Tuesday, August 31, 2010

August: Look back in hunger

The hottest, muggiest New York month is ending on a hot, muggy note.

Here's a look at some of what we ate at summer's height.

A good month for baking. The super-simple muffins...

Nigel Slater's it-doesn't-get-better-than-this almond and peach cake. I made it three times.

The sweetest, most clear, most juicy white farmers' market peaches, splashed with cold prosecco.

Ratatouille, employing all roof farm crops:

And lamb chops, not from the roof farm. But we can dream, can't we?

More lamb, roasted on lemon slices.

Vietnamese sticky ginger and garlic chicken.

The roof farm watermelon!

A leisurely breakfast of organic eggs and pancetta.

And a bed of potatoes...

...for a juicy brown roast chicken.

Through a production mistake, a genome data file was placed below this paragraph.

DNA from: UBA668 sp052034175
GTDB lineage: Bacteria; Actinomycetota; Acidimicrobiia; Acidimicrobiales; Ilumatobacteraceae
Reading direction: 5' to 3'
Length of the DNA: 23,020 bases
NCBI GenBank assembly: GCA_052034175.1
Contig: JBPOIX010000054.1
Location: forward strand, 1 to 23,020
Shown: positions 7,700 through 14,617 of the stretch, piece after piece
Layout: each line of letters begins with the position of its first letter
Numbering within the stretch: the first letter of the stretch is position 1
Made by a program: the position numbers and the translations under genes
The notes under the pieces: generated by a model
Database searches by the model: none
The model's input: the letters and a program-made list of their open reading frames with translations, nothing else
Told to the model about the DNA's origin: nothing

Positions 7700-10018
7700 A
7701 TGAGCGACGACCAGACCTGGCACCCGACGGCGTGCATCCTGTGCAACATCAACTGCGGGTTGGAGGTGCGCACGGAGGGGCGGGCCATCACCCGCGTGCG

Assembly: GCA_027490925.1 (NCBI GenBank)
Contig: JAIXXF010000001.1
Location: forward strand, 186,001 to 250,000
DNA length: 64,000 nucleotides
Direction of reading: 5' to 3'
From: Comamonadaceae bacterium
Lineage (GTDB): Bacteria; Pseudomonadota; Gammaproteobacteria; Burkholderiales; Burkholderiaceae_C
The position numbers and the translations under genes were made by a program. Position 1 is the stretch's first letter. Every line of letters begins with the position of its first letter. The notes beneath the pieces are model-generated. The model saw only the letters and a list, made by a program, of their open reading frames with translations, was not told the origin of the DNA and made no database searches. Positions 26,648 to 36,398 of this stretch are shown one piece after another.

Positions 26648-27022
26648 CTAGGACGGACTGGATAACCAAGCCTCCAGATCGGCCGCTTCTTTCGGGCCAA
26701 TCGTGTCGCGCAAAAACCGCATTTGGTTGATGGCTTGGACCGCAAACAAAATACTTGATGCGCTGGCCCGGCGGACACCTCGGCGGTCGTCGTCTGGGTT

The new Transatlantic cocktail: Juneberry and cherry-infused Calvados, topped with prosecco.

And finally, the stars of the show and of the terrace, and we shall not forget them: the cornucopia of figs.

I'm ready for Fall.

Biodiversity Blog

Aandblommetjies [evening flowers]. Photo: Marijke Honig

On the subject of biodiversity (it is the Year Of...) my friend Marijke Honig ('Maraykuh' to all you non-Dutchies - Marijke's family is Dutch, as opposed to Afrikaans...here endeth the lesson) has started a blog on the subject, the Biodiversity Blog, kicking off with her involvement in the design and implementation of the Biodiversity Garden, situated on the old Green Point Common near the new stadium in Green Point, Cape Town.


Living together in harmony?

I wasn't sure how she was able to fly with her load of pollen.

ID still needed. Will post on BugGuide